LDF: The NAACP Legal Defense and Educational Fund, Inc. (LDF), has released a report titled, Democracy Diminished: State and Local Threats to Voting Post-Shelby County, Alabama v. Holder (Shelby County), a detailed collection of state, county, and local voting changes — proposed or implemented — during the past three years since the Supreme Court’s decision in Shelby County, Alabama v. Holder. The Court’s decision in Shelby County eliminated the provision of the Act that for fifty years required jurisdictions with a history of voting discrimination to submit proposed changes to a federal authority for preclearance before implementation.
The report describes several cases in which states have implemented or tried to implement voter ID laws that impact absentee voting. Here are a few excerpts from the report.
Alabama: Alabama’s photo ID law restricts in-person and absentee voting to individuals who are able to produce one of seven required forms of “valid” photo ID. A prospective in-person voter without the required photo ID cannot cast a regular ballot unless two election officials present at the polling place choose to “positively identify” that person.
Michigan: In 2015, the Michigan Legislature considered, but did not pass, a bill, S.B. 639, which would have allowed first-time voters to vote by mail only if they present ID in person at the municipal clerk’s office for the municipality of registration.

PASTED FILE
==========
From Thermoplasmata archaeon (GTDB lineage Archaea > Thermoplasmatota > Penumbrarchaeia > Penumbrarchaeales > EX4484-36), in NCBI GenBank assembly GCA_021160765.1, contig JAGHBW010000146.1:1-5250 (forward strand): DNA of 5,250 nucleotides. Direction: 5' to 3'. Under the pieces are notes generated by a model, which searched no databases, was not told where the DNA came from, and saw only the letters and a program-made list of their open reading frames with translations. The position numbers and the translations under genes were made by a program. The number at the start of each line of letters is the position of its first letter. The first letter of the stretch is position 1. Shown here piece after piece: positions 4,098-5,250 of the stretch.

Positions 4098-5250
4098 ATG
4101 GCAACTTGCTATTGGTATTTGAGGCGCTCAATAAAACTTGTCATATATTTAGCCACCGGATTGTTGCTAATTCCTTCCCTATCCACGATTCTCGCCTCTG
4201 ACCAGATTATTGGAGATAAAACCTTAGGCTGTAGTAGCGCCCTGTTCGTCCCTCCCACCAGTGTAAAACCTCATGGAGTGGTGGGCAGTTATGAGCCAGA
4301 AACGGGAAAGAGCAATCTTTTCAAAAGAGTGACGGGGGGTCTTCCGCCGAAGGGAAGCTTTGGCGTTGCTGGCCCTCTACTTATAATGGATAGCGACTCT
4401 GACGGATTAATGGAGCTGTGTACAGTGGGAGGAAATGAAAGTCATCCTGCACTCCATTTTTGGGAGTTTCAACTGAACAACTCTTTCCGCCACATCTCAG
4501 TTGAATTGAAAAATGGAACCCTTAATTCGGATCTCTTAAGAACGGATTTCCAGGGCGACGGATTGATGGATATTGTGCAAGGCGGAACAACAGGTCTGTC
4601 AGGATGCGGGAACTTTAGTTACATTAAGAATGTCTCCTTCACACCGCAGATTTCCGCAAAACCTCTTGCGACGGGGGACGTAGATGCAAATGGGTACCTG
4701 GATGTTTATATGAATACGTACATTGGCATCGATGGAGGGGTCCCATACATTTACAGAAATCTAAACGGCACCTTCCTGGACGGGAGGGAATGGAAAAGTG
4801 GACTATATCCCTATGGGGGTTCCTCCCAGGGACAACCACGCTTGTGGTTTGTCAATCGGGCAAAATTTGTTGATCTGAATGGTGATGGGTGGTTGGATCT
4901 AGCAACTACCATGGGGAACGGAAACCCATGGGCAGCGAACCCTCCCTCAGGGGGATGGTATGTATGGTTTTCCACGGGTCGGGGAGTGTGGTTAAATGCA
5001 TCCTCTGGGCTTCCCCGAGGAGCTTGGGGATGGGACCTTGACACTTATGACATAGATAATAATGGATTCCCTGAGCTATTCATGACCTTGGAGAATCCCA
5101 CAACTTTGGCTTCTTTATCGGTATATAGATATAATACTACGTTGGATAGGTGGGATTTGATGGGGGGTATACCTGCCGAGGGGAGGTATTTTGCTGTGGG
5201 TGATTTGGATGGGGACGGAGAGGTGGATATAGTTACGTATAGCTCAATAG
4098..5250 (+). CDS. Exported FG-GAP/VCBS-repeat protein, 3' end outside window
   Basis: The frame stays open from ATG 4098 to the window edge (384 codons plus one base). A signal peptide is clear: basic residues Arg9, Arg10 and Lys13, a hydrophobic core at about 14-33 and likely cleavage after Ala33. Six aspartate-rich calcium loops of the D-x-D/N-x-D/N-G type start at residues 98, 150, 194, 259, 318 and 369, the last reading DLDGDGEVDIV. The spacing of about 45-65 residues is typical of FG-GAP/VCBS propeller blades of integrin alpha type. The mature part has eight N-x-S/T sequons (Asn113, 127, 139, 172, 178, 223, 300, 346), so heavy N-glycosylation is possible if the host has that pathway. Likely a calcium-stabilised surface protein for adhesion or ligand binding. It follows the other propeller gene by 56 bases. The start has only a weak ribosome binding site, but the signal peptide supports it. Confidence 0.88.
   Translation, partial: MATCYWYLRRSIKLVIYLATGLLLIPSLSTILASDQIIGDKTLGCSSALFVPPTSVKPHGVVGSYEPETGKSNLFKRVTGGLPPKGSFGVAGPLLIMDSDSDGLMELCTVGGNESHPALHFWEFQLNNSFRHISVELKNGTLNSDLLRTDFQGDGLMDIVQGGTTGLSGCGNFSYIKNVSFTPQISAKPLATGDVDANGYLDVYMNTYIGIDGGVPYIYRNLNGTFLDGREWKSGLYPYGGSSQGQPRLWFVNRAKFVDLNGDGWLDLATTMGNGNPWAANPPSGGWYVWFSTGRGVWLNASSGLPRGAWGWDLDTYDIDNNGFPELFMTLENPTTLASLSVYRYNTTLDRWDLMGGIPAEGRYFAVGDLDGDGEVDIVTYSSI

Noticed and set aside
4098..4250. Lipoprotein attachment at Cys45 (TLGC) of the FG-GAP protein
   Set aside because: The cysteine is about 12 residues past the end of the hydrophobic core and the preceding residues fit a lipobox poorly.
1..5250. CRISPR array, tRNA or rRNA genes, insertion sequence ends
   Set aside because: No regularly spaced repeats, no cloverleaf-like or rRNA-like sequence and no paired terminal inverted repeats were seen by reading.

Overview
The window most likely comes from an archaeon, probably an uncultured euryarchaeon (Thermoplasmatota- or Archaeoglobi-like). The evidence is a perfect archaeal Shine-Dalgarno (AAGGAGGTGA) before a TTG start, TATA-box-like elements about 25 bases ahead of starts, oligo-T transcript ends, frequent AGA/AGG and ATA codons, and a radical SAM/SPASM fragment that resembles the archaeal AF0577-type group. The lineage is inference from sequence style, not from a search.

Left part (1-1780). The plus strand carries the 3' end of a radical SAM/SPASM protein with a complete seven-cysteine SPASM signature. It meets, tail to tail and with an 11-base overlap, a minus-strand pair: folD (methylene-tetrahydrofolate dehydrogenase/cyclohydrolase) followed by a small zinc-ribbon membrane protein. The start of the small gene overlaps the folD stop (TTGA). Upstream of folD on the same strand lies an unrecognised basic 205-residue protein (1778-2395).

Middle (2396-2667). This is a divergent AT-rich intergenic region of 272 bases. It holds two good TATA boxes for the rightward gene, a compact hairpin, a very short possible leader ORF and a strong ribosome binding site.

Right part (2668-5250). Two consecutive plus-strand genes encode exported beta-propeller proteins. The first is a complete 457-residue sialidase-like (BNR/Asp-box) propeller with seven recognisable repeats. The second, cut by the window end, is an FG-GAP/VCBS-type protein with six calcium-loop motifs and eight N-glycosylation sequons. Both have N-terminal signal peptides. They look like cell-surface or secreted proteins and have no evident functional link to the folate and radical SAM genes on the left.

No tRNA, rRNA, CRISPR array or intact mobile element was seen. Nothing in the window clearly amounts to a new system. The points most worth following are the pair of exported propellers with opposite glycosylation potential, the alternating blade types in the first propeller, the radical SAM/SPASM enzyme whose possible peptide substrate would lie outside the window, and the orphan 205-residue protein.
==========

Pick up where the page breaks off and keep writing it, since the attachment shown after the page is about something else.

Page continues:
According to civil rights and pro-democracy organizations, who opposed this proposal, this requirement is needlessly restrictive since other laws like the federal Help America Vote Act (HAVA) already have identification requirements for first-time voters.
In 2014, advocates for Arab-American voters in Dearborn Heights challenged election officials for preventing Arab-American individuals from obtaining absentee ballots, purportedly based on concerns about potential voter fraud and campaign irregularities. Advocacy groups monitored polls and provided a hotline for voters to report such issues during a primary election.105 A Wayne County judge declined to halt the counting of certain challenged absentee ballots in Dearborn Heights that purportedly were cast fraudulently. The court found that “[t]here [was] absolutely no evidence in this case that there has been one fraudulent ballot submitted by absentee ballot.”
Virginia: During the 2015 legislative session, state lawmakers passed a bill (under the guise of preventing purported non- documented voter fraud) that would require voters to submit a copy of their photo ID when they apply by mail to vote by absentee ballot.201 Under existing law, only people who apply for absentee ballots in person are required to present photo ID.
In June 2015, in Lee v. Virginia Board of Elections, individual voters and the Democratic Party challenged the photo ID law and other elections-related practices. late May 2016, a federal court upheld Virginia’s photo ID law. Plaintiffs are appealing.